The World Bank just released its updated Global Outlook for 2020 and 2021. The text is long but very worth reading.
Included in this outlook is a discussion of the financial impact of the current pandemic and a forecast for GDP growth by major region for 2020 and 2021 (Chart 1).
All major countries’ economies are projected to contract this year (with the exception of China, which will slip from its normal 6%+ annual GDP growth rate to only 1% in 2020).
PMIs Indicate Further World Manufacturing Contraction
As noted in my earlier SEMI blogs, the manufacturing purchasing managers’ indices began dropping sharply in early 2020. This May’s Global PMI (Chart 2) recovered slightly from its April low of 39.6 but remained well in contraction territory (PMI <50). Not until the PMI rises above 50 will it indicate true manufacturing growth.
This manufacturing downturn is broad based. Per Chart 3 all major countries (except China) had manufacturing contraction in May (purple bars). And China’s PMI (which plunged in February) barely rose above 50 in May.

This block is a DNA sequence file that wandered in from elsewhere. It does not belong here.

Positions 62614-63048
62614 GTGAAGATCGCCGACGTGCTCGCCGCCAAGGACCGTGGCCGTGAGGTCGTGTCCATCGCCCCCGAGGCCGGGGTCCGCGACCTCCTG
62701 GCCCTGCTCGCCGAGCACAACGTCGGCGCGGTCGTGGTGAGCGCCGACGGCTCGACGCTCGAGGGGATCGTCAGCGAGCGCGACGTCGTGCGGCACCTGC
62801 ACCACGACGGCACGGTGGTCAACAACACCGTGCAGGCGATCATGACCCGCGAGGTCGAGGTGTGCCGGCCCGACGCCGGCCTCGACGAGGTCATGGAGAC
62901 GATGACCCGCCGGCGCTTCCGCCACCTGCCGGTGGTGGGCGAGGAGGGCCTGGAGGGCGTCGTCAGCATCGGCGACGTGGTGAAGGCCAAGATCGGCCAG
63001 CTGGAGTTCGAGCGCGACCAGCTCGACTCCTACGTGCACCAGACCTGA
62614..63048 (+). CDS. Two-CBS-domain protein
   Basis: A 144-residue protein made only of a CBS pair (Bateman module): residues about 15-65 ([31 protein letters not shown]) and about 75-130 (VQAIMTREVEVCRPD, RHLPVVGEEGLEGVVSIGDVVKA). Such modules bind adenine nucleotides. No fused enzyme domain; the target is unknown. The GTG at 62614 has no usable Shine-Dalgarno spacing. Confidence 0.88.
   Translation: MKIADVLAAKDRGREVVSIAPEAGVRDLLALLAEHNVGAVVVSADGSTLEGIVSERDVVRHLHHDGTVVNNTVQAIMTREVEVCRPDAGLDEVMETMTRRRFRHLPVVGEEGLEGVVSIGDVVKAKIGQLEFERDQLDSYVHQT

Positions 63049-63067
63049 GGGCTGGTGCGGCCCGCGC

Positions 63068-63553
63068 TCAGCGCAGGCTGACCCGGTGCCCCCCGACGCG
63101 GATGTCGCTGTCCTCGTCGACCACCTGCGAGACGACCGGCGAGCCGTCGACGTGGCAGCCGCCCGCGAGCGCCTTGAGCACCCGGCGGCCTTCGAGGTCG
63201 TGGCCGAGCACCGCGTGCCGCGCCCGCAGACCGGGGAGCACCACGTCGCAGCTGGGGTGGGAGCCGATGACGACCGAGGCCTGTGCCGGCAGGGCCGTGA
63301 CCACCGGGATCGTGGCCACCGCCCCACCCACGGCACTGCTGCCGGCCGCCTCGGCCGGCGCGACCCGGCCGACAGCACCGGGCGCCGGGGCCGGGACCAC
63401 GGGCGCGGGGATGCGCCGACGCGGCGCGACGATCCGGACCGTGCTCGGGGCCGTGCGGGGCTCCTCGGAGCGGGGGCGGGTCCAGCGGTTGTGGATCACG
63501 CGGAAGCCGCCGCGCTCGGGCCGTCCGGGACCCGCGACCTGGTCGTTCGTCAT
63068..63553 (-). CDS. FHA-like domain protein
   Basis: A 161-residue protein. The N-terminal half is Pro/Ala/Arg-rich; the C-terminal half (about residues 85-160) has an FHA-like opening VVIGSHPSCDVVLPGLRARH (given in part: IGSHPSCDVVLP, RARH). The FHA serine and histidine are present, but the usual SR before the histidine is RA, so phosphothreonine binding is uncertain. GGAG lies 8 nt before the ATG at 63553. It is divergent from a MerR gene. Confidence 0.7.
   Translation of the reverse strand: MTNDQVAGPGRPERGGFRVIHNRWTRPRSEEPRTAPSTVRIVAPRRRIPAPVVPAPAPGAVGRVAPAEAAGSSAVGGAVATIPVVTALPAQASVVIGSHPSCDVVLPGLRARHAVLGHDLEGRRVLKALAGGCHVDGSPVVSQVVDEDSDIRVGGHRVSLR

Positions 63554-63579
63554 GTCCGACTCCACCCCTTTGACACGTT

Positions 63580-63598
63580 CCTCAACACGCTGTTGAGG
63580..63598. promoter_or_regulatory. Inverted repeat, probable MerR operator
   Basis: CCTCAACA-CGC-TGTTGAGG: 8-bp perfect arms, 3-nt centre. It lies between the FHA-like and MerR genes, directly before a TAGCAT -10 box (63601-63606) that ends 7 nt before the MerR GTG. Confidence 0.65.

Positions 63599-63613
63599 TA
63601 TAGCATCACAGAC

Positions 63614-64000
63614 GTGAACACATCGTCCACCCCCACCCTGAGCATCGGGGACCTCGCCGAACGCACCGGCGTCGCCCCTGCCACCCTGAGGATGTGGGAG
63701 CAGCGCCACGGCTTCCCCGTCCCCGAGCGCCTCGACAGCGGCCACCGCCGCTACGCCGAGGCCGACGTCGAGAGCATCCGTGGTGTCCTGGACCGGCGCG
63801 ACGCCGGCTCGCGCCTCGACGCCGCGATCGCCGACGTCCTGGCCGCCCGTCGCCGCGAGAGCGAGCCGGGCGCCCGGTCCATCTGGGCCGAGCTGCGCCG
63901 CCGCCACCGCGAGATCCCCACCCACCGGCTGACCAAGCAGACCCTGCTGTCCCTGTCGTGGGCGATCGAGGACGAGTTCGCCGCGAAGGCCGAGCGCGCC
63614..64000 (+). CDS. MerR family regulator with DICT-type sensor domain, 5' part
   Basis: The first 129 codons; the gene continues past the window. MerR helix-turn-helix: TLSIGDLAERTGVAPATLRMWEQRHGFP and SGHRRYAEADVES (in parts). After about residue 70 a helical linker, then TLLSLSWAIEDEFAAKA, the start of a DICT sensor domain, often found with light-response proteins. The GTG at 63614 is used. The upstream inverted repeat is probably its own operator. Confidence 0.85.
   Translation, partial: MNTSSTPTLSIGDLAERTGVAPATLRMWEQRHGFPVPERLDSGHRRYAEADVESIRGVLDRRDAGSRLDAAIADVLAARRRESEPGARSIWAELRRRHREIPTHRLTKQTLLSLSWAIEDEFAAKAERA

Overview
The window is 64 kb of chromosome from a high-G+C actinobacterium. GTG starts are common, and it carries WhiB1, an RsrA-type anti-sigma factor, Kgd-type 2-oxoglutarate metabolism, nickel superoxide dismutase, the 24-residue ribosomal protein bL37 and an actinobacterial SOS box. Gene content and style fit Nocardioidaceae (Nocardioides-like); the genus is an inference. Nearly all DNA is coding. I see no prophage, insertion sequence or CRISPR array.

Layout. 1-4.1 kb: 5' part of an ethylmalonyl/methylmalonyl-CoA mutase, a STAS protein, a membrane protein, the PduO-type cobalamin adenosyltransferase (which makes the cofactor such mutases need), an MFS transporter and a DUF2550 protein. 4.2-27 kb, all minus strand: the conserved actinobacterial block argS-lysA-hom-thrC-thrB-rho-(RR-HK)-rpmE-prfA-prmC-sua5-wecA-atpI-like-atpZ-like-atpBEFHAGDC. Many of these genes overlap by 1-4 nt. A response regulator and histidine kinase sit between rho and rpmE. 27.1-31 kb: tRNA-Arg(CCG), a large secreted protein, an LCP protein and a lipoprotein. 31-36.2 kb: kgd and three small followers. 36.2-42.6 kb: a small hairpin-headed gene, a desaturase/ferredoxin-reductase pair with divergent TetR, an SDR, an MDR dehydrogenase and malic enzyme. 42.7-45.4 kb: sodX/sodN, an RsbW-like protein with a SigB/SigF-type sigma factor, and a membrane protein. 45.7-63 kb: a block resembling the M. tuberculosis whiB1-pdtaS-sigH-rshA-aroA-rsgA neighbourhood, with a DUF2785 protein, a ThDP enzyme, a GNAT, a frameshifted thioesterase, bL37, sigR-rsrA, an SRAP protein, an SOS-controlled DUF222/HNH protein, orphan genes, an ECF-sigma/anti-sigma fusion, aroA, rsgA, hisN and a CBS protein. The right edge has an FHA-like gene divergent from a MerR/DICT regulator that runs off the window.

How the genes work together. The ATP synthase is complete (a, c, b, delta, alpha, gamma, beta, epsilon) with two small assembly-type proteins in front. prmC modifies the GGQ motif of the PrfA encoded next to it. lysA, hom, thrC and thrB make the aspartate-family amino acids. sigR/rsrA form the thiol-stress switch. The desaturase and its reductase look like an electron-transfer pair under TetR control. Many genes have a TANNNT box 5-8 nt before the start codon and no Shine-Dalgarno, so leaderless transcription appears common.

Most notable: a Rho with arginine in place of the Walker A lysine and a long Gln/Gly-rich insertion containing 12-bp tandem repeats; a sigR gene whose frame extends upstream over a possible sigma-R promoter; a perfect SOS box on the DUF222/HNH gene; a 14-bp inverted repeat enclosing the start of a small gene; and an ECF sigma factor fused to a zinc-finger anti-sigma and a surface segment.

Global Electronic Equipment Sales Dropped in First Quarter
Composite sales (consolidated in U.S. dollars) of 213 world electronic equipment manufacturers dropped 6.7% in 1Q’20 vs. 1Q’19 (Chart 4). Globally most sectors of the electronic supply chain saw revenues decline in the first quarter (Chart 5).
Semiconductor Growth Slowing?
Semiconductors and semiconductor capital equipment had positive first quarter growth (Chart 5) but there are signs of slowing. While the WSTS just forecast a 3.3% increase in global semiconductor shipments for 2010 (Chart 6), the monthly chip shipment data seem to signal a recent weakening.
Chart 7 shows the 16 world semiconductor business cycles (on a 3/12 growth basis) from 1984 to today. Notice what appears to be the beginning of a possible peak (to be followed by subsequent downturn) in the April growth.
Chip Foundries and Leading Indicators also Point to Slowing Ahead
Chart 8 compares the 3/12 sales growth of global semiconductors, SEMI capital equipment and Taiwan wafer foundries. The foundries appear to be signaling slower growth in the semiconductor industry – at least short term.
Custer Consulting Group’s PMI-based semiconductor leading indicator suggests a chip shipment slowdown in the near future (Chart 9).
A semiconductor industry contraction is consistent with the current global pandemic and also the GDP downturn predicted in Chart 1. Things could change but the outlook for 2020 remains sobering.
Walt Custer of Custer Consulting Group is an analyst focused on the global electronics industry.